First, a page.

To further strengthen our management base, we shifted to full-scale measurement of risk on a consolidated basis and refined measurement logic for factors including asset risk and foreign-currency-denominated investment or liquidity. We also endeavored to strengthen internal management control worldwide, including the creation of an internal reporting system and establishing crisis management measures such as business continuity planning. Through these efforts, we were able to build capacity and reinforce risk control systems, and, as a result, our credit rating from Japan Credit Rating Agency, Ltd. was upgraded from A+ to AA- in January 2019, and our rating outlook by Rating and Investment Information, Inc. was revised from A Flat “stable” to “positive” in March 2019. Another outcome of the Third Medium-Term Management Plan was having the company added to stock market indices. We are now a constituent of the MSCI Japan Index used as a benchmark for institutional investors, the FTSE Blossom Japan Index, and the MSCI Japan ESG Select Leaders Index, comprised of companies selected for demonstrating strong ESG practices.
Achievement of Management Targets
With an eye on the next 10 years, we embarked on the Fourth Medium-Term Management Plan starting in fiscal 2019, which is intended to prepare for a new stage and achieve sustainable growth. In the 10 years since the merger, we have focused on transforming ourselves from a finance-focused company and promoting viable businesses that can be operated jointly with our partners and by expanding into new business areas. The goal of the Fourth Medium-Term Management Plan is to build on the achievements of the previous plan, further expanding viable businesses and raising asset efficiency to push our ROA even higher and make steady progress on sustainable growth.
The Fourth Medium-Term Management Plan includes targets for ordinary income, ROA, the shareholders’ equity ratio, and ROE, and it calls for achieving an ordinary income of at least ¥100 billion in fiscal 2021, the final year of the plan. Accomplishing the ordinary income target will require even greater development and expansion of our innovative business model in cooperation with our partners. Through fiscal 2018, we calculated our ROA based on total operating assets, but beginning from fiscal 2019, we changed the denominator for this calculation to segment assets in order to reflect factors such as the investments made in equity-method affiliates. Final ROA for fiscal 2018 using the balance of segment assets as the denominator was 2.5%, and the target within the Fourth Medium-Term Management Plan is to grow ROA by at least 0.2 percentage point over the three years, to 2.7% or more. An ROA of 2.7% or more is an industry-leading goal, and meeting the target will depend on providing high-value-added financial services. In order to become an industry-leading financial services company in both name and fact, we will continue to focus on expanding our innovative business model built on cooperation with partners in Japan and overseas. We target a shareholders’ equity ratio of at least 12.0% to increase resilience to risk that matches the expansion in business scope. This target of ROE of at least 12.0% is a new goal, appearing first in this medium-term plan. In addition to achieving our targets for ordinary income, ROA, and shareholders’ equity ratio, we believe having an ROE that exceeds the cost of shareholders’ equity will help link an increase in profits to a rise in corporate value.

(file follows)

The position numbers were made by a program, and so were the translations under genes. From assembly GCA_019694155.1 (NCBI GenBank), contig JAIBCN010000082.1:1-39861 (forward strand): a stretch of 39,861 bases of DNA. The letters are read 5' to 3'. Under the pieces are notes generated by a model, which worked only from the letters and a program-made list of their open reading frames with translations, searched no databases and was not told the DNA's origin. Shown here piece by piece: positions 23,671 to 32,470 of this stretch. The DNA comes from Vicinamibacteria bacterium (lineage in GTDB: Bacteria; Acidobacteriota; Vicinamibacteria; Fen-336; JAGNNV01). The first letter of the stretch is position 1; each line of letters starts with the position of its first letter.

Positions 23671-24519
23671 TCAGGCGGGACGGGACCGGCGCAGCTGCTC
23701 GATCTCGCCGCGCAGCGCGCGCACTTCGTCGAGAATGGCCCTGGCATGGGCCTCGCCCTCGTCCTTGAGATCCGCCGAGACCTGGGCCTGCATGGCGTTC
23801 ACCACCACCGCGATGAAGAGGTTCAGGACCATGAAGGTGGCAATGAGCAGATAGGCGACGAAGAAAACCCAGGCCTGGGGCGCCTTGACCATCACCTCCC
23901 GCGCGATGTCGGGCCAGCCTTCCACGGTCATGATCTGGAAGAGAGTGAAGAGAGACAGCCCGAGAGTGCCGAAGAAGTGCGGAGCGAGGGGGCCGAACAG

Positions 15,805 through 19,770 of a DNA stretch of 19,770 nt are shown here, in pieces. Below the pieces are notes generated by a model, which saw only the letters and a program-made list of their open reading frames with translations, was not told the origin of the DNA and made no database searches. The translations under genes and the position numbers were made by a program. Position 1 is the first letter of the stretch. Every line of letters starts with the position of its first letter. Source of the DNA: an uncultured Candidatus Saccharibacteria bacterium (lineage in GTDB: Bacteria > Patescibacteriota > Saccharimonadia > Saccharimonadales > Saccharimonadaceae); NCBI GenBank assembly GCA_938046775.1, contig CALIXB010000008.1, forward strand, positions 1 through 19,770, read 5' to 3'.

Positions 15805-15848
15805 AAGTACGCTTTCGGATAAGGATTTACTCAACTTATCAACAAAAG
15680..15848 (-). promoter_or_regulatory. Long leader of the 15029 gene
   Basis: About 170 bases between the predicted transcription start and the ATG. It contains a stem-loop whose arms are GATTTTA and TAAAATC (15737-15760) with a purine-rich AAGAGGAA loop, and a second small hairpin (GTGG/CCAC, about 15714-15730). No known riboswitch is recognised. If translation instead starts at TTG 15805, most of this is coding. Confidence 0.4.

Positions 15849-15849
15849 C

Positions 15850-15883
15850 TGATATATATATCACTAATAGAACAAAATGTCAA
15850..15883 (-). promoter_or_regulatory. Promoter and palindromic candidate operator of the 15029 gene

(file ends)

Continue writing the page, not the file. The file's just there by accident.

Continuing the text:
Our capital policies are intended to steadily expand earnings through the practice of strong financial discipline while we remain mindful of shareholder returns and, at the same time, continue to invest in promising businesses to generate sustainable growth. We intend to raise the dividend payout ratio to around 30% by the final year of the Fourth Medium-Term Management Plan while maintaining a balance with growth investment.
Fourth Medium-Term Management Plan Targets
Dividend and Dividend Payout Ratio
Improve payout ratio based on stable long-term return of profits while ensuring balance with investment in future growth
In the Fourth Medium-Term Management Plan, we also intend to continue pushing forward to put into place a management base for supporting a medium- and long-term increase in corporate value. We believe that our human resources strategy is a key management focus in this respect. I would not be surprised if the pace of change in the operating environment further accelerated over the next 10 years to a point where changes were occurring every few years.
To respond to the evolving business environment and rapid expansion of our business areas, Tokyo Century has accelerated the promotion of diversity for its employees. Since our viable businesses require a high degree of expertise, we have been hiring individuals in the middle of their careers in addition to new graduates. As a consequence, we have added personnel with diverse abilities in a variety of fields, including foreign nationals, and I feel this has energized the entire corporate climate. In addition, half of the new graduates hired are women, recognizing their essential role for our company’s growth.